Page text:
On Black Holes and Love 

I hate change. I’ve always hated change. I used to cry every time Mary Poppins left at the end of the movie because that wasn’t fair, she didn’t get to just leave. 

I think a lot of my life has felt unfair. 

My life’s moments shouldn’t get to just leave me. It always feels like they’re running away from me, they’re at the tips of my fingers and I can’t quite reach them. I want to enjoy it all but I’m always looking back, thinking about how little I appreciated it when I lived it. I want to live them again.

The sweet tacky sensation of sun soaked skin, the lazy days with my friends, soft hugs, listening to their shallow breathing, the warmth of their cheek on my chest. Feel her hug again, wrapped around me while we slept. Have another cigarette at 5 am with him. Scream out our anthem on our wine soaked sofa. Giggle my way through ‘the notebook’ on that cloudy day. My lost teen days. 

Take me back even further. I want to hold her soft hand again. Want to hear the way she says ‘milk’ with its cliquey K. I want to hold my sister with all my little body. Want to look down at my 6 year-old hands again. Clamber up on the staircase on all fours. Bounce up and down on the bed. Roam my imagination for entertainment. That smell that felt like home, in their big and soft double bed. Soft words that make everything ok. Something intangible that lets me swallow my hurt.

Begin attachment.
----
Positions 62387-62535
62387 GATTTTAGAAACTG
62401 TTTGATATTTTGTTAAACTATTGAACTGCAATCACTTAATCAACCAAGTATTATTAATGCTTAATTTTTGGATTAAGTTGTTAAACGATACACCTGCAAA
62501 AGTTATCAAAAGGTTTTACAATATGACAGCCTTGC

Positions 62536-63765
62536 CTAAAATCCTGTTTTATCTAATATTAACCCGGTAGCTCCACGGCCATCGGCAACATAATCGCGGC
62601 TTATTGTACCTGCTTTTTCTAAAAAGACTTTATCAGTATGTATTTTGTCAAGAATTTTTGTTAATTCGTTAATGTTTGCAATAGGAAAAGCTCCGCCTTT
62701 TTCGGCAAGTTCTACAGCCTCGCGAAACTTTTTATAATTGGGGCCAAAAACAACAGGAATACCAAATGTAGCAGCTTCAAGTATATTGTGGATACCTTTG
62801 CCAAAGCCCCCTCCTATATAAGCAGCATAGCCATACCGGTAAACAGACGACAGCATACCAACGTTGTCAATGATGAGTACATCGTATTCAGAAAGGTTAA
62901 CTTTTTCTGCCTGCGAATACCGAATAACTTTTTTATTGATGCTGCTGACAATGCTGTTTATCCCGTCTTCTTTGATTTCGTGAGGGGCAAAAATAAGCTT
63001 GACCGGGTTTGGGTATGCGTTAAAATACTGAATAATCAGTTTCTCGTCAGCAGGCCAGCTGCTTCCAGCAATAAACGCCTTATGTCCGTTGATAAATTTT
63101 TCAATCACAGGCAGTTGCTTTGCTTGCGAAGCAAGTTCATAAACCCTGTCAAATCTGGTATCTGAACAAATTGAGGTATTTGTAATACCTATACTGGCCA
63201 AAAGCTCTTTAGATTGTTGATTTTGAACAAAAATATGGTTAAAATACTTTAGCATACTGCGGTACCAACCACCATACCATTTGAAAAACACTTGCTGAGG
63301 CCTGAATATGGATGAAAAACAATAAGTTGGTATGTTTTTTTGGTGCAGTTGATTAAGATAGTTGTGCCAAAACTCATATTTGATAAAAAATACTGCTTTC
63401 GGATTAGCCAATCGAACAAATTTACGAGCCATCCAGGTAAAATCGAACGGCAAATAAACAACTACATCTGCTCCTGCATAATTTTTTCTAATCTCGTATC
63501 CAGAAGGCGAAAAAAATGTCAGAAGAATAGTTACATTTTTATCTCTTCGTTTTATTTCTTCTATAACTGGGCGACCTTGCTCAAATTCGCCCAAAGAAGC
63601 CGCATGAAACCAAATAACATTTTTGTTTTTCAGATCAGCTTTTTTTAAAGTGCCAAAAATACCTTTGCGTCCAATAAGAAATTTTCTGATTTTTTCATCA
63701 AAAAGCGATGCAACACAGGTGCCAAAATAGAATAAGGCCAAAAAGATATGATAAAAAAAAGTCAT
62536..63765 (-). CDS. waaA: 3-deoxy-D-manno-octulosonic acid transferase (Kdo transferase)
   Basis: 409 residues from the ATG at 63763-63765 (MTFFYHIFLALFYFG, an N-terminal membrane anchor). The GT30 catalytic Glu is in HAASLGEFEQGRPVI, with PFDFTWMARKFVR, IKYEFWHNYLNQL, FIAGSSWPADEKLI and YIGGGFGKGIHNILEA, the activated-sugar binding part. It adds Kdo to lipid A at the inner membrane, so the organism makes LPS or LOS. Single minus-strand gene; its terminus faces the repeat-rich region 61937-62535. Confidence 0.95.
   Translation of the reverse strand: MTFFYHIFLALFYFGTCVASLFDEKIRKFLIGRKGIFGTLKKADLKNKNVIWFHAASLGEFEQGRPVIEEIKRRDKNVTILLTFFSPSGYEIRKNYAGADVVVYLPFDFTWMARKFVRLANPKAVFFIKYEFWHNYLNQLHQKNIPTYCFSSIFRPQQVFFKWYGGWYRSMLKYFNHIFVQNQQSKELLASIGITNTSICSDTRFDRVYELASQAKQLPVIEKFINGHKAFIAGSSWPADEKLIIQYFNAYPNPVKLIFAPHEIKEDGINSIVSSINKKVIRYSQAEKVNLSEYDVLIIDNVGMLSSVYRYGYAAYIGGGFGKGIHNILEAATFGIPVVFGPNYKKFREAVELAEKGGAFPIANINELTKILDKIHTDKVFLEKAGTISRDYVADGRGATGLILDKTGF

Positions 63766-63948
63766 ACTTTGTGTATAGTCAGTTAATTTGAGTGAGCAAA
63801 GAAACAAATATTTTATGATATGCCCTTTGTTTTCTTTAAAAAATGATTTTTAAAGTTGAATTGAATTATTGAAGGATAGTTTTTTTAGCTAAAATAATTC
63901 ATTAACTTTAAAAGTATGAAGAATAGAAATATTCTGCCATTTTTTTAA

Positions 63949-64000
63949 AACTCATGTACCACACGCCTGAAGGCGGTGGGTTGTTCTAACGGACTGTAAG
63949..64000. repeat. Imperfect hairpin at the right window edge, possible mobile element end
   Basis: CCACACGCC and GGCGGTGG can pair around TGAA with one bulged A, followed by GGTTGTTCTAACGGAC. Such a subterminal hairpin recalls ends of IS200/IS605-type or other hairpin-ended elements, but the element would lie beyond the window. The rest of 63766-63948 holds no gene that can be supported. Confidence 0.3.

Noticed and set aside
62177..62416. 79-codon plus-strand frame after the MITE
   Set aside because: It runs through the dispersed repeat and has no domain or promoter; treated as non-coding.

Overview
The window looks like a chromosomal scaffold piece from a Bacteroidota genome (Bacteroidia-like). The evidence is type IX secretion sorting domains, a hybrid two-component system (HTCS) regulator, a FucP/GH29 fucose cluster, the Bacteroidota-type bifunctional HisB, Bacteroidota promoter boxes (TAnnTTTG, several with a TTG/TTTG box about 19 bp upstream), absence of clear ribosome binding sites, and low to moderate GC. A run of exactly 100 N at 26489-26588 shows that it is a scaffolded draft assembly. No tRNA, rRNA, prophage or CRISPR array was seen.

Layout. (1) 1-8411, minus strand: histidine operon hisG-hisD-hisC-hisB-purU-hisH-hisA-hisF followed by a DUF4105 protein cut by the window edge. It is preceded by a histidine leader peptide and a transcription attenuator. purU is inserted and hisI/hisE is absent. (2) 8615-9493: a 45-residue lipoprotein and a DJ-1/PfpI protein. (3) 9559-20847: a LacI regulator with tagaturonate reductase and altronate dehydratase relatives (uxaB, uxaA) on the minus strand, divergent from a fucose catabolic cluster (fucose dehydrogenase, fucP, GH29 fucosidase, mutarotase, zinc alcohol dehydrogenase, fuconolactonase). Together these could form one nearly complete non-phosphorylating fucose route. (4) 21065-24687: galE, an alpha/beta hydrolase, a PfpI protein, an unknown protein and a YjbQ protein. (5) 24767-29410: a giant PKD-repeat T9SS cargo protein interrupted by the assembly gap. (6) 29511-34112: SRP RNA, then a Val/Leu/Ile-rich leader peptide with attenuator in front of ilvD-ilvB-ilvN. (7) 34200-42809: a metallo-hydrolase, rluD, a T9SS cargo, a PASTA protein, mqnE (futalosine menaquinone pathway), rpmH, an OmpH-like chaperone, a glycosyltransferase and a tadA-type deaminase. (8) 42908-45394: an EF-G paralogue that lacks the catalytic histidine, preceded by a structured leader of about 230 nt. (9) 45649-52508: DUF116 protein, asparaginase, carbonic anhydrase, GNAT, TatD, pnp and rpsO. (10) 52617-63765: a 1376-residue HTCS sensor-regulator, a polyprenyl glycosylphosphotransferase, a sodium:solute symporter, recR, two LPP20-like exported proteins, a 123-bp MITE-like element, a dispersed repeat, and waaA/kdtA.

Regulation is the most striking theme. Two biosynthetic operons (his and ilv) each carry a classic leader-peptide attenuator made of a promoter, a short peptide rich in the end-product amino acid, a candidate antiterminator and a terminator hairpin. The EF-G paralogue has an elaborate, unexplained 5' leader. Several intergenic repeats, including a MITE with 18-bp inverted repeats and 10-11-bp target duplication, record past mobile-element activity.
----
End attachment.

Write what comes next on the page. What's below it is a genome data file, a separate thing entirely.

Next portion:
I never wanted to grow up. I still don’t. I miss the sweet naivety. I miss the feeling on endlessly long days, the comfort of my small world. The obliviousness to the chaos. I can’t accept that it’s gone. 

So like a spoilt child throwing her tantrum, I scream at the sky and throw myself down against the ground, but despite my pleas the sun continues to encircle me. When I’ve dried my tears, I’m secretly glad to see the sunrise each morning because it means I get one more day to make it count, and if today doesn’t count, then I’ll have tomorrow to try again. And one day, one day they’ll all be counted.

By Elise Batchelor (Gender Agenda Cambridge)

Graphics by Tess Haddad Meerson

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